Reflections on the Sundance Film Festival: Documentaries

Days afterward, I can’t get Sundance out of my mind. It was truly a life-changing experience. I’ve learned to think about movies, humanity, even God, in new and surprising ways. I wish I could have blogged more while I was actually there, but running around Park City takes every ounce of energy out of you. Here’s a reflection on the films we saw, the conversations we had, and the thoughts that wouldn’t leave my mind. 

We saw a couple of fabulous documentaries at Sundance. “Life According to Sam” was an emotional roller-coaster centered around Sam, a teenager living with Progeria, a rare degenerative aging disease. The film chronicles his life as well as his mother’s long fight to find a cure or, at the very least, a treatment for the disease. We see the kids from around the world with the disease coming in for treatment, and their loving parents, who would do anything to give their kids a long and happy life. The film gets up close and personal, letting us see every skin crack, every misshapen limb, every tear. We see Sam’s mother being rejected time and again by scientific journals, a subtle indictment of our modern scientific culture, where a cure is not a cure unless it is backed by millions of dollars and years of testing. In the end, however, it is Sam who truly makes the film stand out. His positive spirit, his love and passion for life (not to mention brilliant mind) make his comfort with his own inevitable death all the more heartbreaking.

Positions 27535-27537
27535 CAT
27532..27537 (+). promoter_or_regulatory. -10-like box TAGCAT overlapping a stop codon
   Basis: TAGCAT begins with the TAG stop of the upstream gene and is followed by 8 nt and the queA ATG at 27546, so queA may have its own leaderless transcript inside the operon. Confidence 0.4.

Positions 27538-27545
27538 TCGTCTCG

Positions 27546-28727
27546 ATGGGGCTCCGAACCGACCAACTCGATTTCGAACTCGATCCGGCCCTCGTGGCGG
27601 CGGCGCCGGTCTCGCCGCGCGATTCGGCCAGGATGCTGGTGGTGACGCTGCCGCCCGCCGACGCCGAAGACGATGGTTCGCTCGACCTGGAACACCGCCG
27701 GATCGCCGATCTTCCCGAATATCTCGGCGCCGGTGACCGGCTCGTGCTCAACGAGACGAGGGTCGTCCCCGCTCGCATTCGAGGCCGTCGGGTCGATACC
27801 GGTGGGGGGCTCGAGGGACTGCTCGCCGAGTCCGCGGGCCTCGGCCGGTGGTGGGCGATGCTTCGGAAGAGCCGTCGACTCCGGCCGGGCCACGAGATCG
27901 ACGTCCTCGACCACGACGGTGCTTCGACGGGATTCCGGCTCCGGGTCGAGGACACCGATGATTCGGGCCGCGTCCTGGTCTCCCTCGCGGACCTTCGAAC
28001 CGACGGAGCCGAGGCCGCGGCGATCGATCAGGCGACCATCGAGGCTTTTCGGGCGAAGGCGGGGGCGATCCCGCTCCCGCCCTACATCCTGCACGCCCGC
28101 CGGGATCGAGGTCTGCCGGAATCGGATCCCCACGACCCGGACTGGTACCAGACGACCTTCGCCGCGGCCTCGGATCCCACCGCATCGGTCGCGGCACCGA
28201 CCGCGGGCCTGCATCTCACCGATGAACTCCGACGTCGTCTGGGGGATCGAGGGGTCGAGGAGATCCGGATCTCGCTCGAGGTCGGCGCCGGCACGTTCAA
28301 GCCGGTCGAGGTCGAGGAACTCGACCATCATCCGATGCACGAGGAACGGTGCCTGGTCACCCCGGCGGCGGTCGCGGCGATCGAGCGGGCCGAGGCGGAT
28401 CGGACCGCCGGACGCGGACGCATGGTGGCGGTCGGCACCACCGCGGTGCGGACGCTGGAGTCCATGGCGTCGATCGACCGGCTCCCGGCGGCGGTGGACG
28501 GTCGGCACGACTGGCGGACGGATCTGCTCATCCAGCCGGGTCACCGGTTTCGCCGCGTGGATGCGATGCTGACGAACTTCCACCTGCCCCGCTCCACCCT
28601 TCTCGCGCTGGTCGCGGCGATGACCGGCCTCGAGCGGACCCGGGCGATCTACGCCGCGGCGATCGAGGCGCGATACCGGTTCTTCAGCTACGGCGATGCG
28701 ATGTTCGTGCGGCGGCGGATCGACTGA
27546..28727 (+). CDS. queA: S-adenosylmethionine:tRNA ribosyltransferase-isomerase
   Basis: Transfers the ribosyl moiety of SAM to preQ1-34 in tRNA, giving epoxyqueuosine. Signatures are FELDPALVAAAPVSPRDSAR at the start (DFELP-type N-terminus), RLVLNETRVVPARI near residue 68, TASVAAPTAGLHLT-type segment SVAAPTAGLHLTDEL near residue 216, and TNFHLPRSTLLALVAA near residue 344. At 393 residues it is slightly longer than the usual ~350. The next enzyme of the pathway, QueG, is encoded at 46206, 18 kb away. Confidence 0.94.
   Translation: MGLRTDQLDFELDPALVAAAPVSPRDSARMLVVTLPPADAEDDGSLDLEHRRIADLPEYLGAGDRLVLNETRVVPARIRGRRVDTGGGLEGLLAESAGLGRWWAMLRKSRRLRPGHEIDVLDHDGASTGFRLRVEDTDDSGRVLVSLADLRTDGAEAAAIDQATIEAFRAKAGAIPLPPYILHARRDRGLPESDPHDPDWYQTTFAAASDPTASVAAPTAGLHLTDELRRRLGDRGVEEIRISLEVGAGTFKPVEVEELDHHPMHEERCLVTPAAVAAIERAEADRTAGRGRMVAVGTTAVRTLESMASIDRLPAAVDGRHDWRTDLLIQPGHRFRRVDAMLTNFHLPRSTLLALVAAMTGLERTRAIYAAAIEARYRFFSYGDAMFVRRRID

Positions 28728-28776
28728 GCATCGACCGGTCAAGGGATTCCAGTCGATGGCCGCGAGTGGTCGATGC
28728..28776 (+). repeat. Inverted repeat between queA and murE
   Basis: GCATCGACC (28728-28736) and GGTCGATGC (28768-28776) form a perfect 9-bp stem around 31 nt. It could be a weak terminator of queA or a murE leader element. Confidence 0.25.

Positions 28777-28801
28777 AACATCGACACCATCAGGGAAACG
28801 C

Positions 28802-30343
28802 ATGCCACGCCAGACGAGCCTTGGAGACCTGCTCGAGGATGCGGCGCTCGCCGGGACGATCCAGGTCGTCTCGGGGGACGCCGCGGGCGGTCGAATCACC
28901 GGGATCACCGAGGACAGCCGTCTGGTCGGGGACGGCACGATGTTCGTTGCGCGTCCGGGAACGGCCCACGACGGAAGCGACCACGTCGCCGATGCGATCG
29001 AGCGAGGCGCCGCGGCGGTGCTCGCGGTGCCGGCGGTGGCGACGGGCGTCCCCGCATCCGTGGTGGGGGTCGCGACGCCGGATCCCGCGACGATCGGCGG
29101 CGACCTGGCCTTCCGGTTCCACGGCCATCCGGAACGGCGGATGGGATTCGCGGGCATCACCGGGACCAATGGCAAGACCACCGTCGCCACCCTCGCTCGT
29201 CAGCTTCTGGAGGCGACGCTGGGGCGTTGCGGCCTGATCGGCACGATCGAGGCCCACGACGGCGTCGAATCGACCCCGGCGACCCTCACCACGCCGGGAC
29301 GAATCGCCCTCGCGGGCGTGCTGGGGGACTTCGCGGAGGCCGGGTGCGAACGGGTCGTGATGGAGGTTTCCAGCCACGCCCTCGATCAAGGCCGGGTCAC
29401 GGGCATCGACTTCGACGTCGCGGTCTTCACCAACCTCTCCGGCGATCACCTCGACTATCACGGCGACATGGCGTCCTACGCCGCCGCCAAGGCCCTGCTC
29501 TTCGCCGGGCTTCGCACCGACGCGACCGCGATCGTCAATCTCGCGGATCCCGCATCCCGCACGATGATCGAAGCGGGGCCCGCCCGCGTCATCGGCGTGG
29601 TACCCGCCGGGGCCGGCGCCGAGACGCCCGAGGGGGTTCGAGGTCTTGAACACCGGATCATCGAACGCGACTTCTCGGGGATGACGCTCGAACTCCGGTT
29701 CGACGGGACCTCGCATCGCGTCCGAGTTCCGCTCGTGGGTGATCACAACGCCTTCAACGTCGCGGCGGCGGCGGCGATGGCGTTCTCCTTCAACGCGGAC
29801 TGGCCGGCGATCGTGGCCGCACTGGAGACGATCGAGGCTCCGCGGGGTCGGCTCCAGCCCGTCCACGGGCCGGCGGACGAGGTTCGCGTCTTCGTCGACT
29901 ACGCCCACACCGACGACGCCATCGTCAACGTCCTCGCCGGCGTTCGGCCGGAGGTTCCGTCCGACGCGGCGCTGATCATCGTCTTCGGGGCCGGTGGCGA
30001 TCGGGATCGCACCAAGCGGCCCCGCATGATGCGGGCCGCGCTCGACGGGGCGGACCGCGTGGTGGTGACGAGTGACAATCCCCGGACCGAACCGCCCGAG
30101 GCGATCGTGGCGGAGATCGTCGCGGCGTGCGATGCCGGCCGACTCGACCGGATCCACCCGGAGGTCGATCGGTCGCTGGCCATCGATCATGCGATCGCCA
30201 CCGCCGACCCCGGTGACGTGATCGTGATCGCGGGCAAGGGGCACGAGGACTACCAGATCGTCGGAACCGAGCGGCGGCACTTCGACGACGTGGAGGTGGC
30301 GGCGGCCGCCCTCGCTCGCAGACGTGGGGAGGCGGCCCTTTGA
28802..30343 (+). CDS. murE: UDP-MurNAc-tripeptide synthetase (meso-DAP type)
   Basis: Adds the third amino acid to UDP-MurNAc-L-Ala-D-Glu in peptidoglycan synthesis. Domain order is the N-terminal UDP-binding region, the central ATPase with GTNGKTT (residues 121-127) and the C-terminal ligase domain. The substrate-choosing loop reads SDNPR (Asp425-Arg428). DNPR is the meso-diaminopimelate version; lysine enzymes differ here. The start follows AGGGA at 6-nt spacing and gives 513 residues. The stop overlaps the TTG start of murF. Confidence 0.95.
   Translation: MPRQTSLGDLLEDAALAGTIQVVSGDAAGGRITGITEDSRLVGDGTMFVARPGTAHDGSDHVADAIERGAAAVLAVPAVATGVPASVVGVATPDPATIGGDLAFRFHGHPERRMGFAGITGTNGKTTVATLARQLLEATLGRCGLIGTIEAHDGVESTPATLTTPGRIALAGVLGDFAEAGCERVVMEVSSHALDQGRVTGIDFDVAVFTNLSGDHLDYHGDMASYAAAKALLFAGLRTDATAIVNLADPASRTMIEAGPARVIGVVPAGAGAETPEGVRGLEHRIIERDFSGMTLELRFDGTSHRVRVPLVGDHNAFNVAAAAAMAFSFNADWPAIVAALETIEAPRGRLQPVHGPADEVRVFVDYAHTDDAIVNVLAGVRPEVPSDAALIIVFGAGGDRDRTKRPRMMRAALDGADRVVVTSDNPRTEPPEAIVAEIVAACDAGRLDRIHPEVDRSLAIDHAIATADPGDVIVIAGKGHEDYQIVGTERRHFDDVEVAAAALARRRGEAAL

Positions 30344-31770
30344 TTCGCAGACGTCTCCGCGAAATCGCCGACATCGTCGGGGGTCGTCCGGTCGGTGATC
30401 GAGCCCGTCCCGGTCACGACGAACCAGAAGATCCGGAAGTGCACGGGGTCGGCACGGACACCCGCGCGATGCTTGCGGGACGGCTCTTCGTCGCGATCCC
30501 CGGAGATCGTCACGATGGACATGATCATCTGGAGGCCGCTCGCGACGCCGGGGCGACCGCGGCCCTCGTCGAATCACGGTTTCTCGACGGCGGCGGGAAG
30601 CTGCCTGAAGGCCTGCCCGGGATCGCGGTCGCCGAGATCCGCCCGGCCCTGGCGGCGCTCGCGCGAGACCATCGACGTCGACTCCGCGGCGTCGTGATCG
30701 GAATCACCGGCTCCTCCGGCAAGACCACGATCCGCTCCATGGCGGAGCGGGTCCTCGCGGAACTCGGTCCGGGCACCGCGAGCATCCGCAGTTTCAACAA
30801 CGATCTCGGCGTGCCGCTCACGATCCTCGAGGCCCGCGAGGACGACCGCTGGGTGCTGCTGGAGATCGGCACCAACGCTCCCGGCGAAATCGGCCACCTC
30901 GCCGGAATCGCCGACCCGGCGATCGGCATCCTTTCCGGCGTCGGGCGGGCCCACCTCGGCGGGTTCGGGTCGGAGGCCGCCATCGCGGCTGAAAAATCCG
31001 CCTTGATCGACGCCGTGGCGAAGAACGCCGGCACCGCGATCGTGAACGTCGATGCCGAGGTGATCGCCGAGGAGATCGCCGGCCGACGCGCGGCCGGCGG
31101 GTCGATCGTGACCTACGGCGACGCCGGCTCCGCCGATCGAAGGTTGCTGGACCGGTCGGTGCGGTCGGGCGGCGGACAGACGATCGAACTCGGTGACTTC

Then, there was “Citizen Koch,” a doc about our current political climate after the Supreme Court’s decision to treat corporations like people by allowing unlimited indirect donations to a political campaign. The film is an assault of image and sound, perfectly synchronized to make you very, very mad. By the end of the film, you’ll wonder why the rich and powerful are the only ones who have any chance at running this country. The film criticizes both Republicans and Democrats for taking part in this unjust political process. But, beyond that, it hopes that things can change, and that is, I think, what makes it memorable.